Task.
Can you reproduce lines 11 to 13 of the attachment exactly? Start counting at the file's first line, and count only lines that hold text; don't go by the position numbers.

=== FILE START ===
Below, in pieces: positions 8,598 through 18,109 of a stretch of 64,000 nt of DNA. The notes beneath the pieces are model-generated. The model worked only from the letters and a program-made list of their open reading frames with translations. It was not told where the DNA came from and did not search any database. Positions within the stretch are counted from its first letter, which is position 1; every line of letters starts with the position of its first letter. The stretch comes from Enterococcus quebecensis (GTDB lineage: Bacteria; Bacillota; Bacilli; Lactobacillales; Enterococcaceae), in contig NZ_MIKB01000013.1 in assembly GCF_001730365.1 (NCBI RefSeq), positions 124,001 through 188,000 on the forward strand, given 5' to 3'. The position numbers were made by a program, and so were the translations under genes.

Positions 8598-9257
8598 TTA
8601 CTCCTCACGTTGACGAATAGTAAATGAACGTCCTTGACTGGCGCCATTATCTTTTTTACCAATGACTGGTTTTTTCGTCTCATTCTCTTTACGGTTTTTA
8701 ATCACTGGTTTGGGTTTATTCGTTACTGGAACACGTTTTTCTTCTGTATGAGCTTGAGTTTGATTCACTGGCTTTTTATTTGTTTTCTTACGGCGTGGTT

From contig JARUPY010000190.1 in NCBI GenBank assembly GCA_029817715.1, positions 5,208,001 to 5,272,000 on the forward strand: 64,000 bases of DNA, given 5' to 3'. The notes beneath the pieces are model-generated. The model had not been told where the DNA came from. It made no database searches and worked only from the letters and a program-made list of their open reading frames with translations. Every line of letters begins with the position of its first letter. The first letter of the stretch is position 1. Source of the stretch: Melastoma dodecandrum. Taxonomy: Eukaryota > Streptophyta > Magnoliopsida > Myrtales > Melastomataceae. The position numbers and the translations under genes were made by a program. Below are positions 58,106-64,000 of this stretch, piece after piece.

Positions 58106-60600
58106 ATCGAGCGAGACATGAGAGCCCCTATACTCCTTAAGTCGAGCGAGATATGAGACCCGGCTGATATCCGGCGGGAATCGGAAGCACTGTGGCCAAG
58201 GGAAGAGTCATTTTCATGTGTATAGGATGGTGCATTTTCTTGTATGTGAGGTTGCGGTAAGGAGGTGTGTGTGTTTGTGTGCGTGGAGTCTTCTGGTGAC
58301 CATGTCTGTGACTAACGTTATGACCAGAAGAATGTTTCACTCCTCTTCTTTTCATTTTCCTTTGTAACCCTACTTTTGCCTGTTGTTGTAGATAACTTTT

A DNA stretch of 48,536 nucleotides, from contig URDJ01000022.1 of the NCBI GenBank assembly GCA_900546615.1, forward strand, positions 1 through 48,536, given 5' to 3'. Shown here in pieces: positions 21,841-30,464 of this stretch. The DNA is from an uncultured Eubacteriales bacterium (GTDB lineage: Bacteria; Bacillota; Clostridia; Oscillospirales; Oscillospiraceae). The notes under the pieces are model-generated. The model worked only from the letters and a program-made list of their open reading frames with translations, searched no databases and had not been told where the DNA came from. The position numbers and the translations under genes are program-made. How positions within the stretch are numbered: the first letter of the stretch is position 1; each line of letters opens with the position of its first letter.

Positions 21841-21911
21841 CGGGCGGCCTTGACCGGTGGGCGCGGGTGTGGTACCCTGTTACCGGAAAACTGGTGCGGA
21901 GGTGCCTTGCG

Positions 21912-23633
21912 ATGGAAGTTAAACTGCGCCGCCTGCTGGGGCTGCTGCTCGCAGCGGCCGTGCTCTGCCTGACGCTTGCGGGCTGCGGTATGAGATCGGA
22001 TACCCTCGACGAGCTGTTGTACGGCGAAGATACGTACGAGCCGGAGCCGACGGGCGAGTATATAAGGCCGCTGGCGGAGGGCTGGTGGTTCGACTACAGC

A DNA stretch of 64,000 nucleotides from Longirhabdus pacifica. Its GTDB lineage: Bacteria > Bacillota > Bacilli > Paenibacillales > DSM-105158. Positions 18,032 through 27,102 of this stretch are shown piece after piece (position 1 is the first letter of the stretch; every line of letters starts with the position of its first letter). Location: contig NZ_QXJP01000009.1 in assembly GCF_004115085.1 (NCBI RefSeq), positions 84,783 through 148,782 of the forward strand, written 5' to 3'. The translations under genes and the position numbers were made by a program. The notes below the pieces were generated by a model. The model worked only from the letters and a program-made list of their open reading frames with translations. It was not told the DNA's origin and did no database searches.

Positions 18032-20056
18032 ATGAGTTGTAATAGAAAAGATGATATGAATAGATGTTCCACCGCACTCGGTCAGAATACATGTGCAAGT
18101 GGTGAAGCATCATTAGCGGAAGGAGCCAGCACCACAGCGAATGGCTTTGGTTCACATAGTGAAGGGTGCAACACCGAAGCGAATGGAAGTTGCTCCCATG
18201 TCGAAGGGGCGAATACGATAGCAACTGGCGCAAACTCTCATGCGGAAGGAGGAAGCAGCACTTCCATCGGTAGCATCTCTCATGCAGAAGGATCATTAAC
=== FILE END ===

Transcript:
A DNA stretch of 48,536 nucleotides, from contig URDJ01000022.1 of the NCBI GenBank assembly GCA_900546615.1, forward strand, positions 1 through 48,536, given 5' to 3'. Shown here in pieces: positions 21,841-30,464 of this stretch. The DNA is from an uncultured Eubacteriales bacterium (GTDB lineage: Bacteria; Bacillota; Clostridia; Oscillospirales; Oscillospiraceae). The notes under the pieces are model-generated. The model worked only from the letters and a program-made list of their open reading frames with translations, searched no databases and had not been told where the DNA came from. The position numbers and the translations under genes are program-made. How positions within the stretch are numbered: the first letter of the stretch is position 1; each line of letters opens with the position of its first letter.

Positions 21841-21911
21841 CGGGCGGCCTTGACCGGTGGGCGCGGGTGTGGTACCCTGTTACCGGAAAACTGGTGCGGA